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Inmates use peanut butter to escape Alabama jail; one is still at large

A dozen inmates escaped from an Alabama jail not by cutting through steel bars, drilling through walls, or ripping off a toilet from a wall.

They used peanut butter.

Walker County Sheriff Jim Underwood told reporters Monday that the inmates used peanut butter to make the number of a door leading outside look like the number of one of the internal cell doors. They then asked an unsuspecting jail guard, who was in the control room keeping count of inmates through a camera, to open the door. He did, thinking he was letting the inmates back into their cell.

But unbeknownst to the guard, he had inadvertently unlocked the door that opens to the outside.

"That may sound crazy, but these people are crazy like a fox," Underwood said.

Underwood said the inmates' plan was "well laid out," and they took advantage of an inexperienced employee.

"This is one time we slipped up. I'm not going to make excuses. It was a human error that caused this to happen . . . He's a young guy, hadn't been here that long," Underwood said of the jail guard whom he did not name.

The 12 inmates then used blankets to cover and climb over a razor-wire fence that surrounds the Walker County Jail in Jasper, Alabama, northwest of Birmingham. Several of them rode in one truck, while the others ran in different directions, Underwood said.

Eleven have since been recaptured and are now in custody. One, Brady Andrew Kilpatrick, who was in jail on drug possession charges, remains at large.

The inmates are between the ages of 18 and 30. Two are in jail on attempted murder charges. The others are charged with crimes such as burglary, theft, drug charges, domestic violence, breaking and entering, and disorderly conduct.

Underwood said the inmates will face additional escape charges. Others who helped them after they escaped will also be charged. He did not say what will happen to the jail guard, only telling reporters, "We're going to take care of that matter."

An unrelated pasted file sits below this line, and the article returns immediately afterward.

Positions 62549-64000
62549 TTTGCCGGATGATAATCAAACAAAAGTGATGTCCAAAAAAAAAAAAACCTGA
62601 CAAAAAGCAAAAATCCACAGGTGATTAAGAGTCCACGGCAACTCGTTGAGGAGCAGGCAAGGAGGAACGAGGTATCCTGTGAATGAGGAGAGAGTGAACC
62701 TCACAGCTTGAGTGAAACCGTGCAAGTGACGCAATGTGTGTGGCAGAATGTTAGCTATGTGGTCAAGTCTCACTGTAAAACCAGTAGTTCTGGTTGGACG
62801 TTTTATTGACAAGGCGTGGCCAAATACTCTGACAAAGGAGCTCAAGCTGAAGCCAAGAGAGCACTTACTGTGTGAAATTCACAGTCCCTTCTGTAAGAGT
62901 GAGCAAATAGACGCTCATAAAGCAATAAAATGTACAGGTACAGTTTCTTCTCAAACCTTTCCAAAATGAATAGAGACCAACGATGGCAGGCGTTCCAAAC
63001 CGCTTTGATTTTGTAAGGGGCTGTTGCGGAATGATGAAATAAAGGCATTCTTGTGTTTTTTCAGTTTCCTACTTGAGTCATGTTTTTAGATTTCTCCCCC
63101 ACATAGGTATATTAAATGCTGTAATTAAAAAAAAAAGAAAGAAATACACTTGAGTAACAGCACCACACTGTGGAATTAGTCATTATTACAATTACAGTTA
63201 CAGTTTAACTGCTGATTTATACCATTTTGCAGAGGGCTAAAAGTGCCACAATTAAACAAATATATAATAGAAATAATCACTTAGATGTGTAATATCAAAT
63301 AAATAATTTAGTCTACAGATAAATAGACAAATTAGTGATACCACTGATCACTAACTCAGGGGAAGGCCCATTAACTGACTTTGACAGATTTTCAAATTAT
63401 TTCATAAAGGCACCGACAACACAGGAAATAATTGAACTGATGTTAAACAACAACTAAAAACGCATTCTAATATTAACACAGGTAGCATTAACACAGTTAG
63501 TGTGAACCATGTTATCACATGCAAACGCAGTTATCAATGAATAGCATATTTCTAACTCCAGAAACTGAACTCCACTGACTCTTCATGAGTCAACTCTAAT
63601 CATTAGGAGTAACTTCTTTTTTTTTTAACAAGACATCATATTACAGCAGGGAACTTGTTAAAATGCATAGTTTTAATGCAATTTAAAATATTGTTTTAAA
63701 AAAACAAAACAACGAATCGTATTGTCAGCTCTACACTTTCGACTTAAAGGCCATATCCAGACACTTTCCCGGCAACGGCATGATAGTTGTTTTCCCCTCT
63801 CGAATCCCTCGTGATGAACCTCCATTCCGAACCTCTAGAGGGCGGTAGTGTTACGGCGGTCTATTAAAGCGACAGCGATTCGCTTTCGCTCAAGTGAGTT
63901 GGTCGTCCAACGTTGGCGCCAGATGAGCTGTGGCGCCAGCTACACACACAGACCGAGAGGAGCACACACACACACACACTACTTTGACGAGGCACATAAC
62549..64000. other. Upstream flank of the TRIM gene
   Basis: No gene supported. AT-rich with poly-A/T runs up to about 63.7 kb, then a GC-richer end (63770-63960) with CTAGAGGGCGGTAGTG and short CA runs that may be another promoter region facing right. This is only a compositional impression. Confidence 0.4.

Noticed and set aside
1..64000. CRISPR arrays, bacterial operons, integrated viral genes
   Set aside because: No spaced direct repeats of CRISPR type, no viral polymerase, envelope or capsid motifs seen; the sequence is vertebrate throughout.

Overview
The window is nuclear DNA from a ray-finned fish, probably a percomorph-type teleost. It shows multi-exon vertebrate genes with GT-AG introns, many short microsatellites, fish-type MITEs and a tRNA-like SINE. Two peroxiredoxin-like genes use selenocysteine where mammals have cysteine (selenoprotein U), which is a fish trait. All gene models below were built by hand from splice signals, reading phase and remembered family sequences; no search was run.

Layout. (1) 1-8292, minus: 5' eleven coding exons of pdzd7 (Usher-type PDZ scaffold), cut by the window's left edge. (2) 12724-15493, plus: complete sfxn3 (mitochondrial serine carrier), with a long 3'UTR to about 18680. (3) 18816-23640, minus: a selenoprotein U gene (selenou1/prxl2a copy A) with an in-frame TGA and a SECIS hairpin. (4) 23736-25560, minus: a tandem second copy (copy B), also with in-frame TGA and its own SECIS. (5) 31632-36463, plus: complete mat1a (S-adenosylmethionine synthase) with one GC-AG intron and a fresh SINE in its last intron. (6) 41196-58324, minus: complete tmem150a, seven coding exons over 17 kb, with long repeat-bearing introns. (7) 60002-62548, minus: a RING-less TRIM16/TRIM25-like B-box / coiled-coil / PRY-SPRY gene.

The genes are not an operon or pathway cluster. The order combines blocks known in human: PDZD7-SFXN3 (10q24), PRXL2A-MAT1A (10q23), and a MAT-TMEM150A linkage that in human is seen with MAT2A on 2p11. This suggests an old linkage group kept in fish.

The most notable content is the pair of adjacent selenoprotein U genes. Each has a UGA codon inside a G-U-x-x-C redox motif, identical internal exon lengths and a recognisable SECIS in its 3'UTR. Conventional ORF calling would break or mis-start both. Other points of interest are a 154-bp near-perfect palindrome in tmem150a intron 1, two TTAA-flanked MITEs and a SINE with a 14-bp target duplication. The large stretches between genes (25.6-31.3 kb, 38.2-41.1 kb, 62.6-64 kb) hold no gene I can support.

Underwood said this is the first time inmates escaped while he is in charge of the jail.

"It happens. Escapes happen," he told reporters, citing two other counties that had the same problem. "When you deal with people because you locked them up, they're still criminals. They're going to continue what they're going. They don't become nice just because you got them locked in jail."

He added: "So we got some evil people down here, and they scheme all the time to con us and our employees here at the jail. You have to stay on your toes."

The nearly 20-year-old facility now has 240 inmates, Underwood said.

Underwood also acknowledged that the jail needs some improvement, such as installing more monitors and cameras. He said officials will look into whether a new or young employee should be assigned in the control room.

What is likely the most famous prison escape in recent years happened in 2015, when two convicted murderers used power tools to drill through steel walls and pipes inside a maximum-security prison in upstate New York. Hundreds of law enforcement officers swarmed neighborhood streets in a manhunt that lasted for three weeks. A prison worker was charged with helping the men escape by smuggling power tools into the facility.

In one recent jailbreak in Oklahoma, two inmates attempted to break out by climbing through the jail's ventilation system. They were caught but were able to flee again through the vent system three months later, when they were joined by two more inmates. Last December, six Tennessee inmates escaped by ripping a stainless steel toilet mounted to a wall. They were all arrested a few days later.

And in Southern California in January 2016, three inmates cut through steel bars in the facility's dormitory and went through plumbing tunnels to reach the roof. They then used blankets as a rope to get down to the ground. One of the three - the last to be captured - was found 400 miles away in San Francisco more than a week later.

Author Information: Kristine Phillips is a general assignment reporter for The Washington Post.

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